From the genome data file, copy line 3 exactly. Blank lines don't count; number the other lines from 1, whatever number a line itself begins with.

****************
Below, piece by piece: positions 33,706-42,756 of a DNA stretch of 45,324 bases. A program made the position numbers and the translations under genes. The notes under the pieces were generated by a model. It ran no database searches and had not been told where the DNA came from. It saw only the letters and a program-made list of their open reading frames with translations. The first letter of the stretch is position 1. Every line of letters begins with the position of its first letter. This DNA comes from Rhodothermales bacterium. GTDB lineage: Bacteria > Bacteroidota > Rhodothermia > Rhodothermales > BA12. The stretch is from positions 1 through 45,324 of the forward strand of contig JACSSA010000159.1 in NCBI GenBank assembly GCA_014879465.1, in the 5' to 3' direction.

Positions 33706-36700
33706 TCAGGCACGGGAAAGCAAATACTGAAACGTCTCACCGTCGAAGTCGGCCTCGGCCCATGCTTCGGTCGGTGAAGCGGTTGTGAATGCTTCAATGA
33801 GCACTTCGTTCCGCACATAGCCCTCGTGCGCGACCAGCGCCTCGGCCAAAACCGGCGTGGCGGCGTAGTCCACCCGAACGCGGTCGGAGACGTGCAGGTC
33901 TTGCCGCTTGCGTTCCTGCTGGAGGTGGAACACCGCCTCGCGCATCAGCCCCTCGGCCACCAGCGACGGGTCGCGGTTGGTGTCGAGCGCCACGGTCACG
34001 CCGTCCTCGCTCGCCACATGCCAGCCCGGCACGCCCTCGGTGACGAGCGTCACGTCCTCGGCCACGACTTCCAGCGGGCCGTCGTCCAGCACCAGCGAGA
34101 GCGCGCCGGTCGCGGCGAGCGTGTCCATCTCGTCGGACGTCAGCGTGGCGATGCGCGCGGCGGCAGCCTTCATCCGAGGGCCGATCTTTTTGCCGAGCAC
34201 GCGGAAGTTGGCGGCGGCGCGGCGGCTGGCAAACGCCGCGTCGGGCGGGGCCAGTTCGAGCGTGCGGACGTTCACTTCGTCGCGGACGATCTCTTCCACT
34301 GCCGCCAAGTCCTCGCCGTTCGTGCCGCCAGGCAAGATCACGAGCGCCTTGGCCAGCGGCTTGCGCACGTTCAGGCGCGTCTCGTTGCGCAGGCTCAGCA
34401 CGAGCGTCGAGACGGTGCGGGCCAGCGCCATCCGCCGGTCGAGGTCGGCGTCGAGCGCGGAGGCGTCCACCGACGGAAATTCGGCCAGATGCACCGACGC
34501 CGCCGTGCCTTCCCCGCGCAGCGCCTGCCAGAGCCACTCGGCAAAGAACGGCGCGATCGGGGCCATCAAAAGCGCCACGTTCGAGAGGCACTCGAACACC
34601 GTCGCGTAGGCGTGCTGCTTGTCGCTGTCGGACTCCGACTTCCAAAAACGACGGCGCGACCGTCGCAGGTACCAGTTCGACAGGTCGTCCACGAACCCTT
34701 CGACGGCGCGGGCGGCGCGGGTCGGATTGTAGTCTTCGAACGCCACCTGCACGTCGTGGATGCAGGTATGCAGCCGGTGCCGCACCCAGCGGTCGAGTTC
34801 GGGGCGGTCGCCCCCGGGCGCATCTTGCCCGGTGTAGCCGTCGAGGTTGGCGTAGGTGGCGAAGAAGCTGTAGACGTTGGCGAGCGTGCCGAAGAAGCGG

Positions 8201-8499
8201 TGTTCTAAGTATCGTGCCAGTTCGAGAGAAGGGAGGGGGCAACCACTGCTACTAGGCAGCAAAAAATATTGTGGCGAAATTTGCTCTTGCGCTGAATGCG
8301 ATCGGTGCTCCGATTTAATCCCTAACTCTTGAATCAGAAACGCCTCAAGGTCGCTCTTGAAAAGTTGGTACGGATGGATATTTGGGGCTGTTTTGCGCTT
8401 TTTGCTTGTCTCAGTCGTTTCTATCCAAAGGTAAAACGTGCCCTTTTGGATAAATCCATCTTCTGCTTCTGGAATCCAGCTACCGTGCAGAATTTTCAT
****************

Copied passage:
33706 TCAGGCACGGGAAAGCAAATACTGAAACGTCTCACCGTCGAAGTCGGCCTCGGCCCATGCTTCGGTCGGTGAAGCGGTTGTGAATGCTTCAATGA